30 July 6.30pm - Meet Peter Phelps

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30 July 6.30pm - Meet Peter Phelps

8.00

On Monday 30th July at 6.30pm, Peter Phelps will be visiting Riverbend to speak about his new book, The Bulldog Track. Join us as we learn about Tom Phelps, and the 'other Kokoda Track', a story that has never been told. Seventy-five years later, Tom's grandson, award-winning actor and writer Peter Phelps, is sharing the unforgettable tale of resilience and survival.

About the author…

Peter Phelps is one of Australia's best-loved actors, regularly appearing in film, television and theatre productions. He is an AFI and Logie award winner and has directed episodes of ALL SAINTS and HOME AND AWAY. In 1994 he wrote the bestselling book SEX WITHOUT MADONNA: TRUE CONFESSIONS OF A HIRED GUN IN TINSELTOWN (a wry look at his years in Hollywood). Growing up hearing the family stories about his grandfather's incredible survival in New Guinea during WWII Peter is now, with his father's encouragement, writing a very personal book about Tom Phelps and the other Kokoda Track.

March 1942: The world is at war. Too old to fight and with jobs scarce at home, Tom Phelps found work as a carpenter in the goldfields of the New Guinea Highlands. No one expected the Japanese to attack in the Pacific. Then they took the northern cities of New Guinea.

As word of the invasion and the atrocities being committed spread, Tom and his fellow workers, men of differing nationalities, trades and professions, were caught in the middle of it all. After the airfield was bombed, the Australian military told them to get out via the 'other' Kokoda Track. They set off through the jungle into the unknown. Kukukuku hunters and Ghurka allies would silently let them pass but did not do the same for the pursuing Japanese soldiers.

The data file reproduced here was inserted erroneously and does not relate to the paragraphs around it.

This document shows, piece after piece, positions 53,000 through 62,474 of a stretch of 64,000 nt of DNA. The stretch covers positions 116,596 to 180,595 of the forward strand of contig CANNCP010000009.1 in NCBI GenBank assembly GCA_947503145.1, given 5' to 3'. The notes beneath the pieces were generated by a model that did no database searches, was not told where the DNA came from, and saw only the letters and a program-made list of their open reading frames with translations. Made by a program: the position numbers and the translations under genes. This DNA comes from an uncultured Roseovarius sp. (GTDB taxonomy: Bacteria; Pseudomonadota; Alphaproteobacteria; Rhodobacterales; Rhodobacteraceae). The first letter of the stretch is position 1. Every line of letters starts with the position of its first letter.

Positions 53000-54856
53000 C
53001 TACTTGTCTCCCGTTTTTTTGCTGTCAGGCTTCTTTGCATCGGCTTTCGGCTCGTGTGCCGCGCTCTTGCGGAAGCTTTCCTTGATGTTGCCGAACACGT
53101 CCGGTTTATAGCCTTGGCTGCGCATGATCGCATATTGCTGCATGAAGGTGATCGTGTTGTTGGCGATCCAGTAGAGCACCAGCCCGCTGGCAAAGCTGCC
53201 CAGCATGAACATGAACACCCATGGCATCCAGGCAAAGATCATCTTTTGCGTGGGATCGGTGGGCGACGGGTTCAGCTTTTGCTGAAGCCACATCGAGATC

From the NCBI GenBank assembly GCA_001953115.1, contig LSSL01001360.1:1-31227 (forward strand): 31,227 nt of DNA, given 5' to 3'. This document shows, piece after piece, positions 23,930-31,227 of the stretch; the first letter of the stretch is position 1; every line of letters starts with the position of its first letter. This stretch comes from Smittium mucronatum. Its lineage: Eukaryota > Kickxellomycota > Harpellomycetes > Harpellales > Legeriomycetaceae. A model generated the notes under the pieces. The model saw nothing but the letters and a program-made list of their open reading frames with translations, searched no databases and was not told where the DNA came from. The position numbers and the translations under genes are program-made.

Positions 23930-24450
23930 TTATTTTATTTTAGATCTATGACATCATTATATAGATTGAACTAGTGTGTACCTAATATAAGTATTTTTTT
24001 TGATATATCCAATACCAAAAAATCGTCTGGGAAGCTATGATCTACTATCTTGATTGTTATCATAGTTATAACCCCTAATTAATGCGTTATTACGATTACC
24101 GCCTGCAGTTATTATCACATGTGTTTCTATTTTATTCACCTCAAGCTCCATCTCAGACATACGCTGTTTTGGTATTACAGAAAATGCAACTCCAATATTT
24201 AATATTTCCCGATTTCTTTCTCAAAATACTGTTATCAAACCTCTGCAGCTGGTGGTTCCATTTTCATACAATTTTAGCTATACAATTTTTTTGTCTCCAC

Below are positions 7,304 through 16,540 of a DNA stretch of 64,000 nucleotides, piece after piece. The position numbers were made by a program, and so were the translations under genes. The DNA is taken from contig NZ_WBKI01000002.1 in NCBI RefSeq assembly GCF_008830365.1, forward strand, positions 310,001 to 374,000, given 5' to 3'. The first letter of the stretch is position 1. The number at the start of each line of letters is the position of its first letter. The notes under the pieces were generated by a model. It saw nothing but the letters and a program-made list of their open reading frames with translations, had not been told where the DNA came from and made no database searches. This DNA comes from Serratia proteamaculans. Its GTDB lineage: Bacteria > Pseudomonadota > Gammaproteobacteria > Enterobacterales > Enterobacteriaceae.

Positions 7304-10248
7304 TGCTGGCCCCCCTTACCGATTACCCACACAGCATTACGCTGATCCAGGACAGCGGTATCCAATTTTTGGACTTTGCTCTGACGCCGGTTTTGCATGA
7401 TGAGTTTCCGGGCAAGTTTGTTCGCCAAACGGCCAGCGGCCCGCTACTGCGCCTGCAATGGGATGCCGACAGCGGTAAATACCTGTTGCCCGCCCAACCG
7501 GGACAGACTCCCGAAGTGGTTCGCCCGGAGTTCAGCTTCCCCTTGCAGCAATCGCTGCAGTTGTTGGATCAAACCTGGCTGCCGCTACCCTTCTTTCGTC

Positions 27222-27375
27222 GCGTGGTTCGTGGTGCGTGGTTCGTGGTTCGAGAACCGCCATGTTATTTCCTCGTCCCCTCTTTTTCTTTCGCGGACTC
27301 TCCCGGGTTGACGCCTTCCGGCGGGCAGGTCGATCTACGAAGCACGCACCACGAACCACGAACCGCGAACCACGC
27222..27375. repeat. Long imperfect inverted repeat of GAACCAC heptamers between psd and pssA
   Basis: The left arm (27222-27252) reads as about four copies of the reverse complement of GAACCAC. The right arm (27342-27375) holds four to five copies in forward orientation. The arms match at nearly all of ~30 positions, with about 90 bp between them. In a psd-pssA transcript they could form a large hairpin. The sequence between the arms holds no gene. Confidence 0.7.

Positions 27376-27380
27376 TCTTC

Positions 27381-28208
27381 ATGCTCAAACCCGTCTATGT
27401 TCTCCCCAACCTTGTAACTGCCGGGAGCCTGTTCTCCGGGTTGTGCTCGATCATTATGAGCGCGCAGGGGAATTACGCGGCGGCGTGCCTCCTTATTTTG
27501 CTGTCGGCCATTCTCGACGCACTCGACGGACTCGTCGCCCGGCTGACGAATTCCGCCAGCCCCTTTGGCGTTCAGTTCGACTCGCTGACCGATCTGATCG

With no news of the men, back home in Sydney, his wife, Rose Phelps, their son, George, and three daughters, Joy, Shirley and Anne, were told that Tom had died. But Tom wasn't dead. Travelling by foot, canoe, raft, schooner, train, luck and cunning, Tom Phelps would eventually make it back to Sydney, turning up at Central Station half-starved, in rags, suffering from malaria and wearing the pith helmet he had kept with him the whole way.

The unforgettable escape was documented on Tom's helmet in indelible ink. And his stories of New Guinea would lead his son and grandson to their own experiences with the country. Seventy-five years later, Tom's helmet sat next to his grandson Peter as he wrote this book.

THE BULLDOG TRACK is a grandson's story of an ordinary man's war. It is an incredible tale of survival and resilience and the indomitable Aussie spirit.

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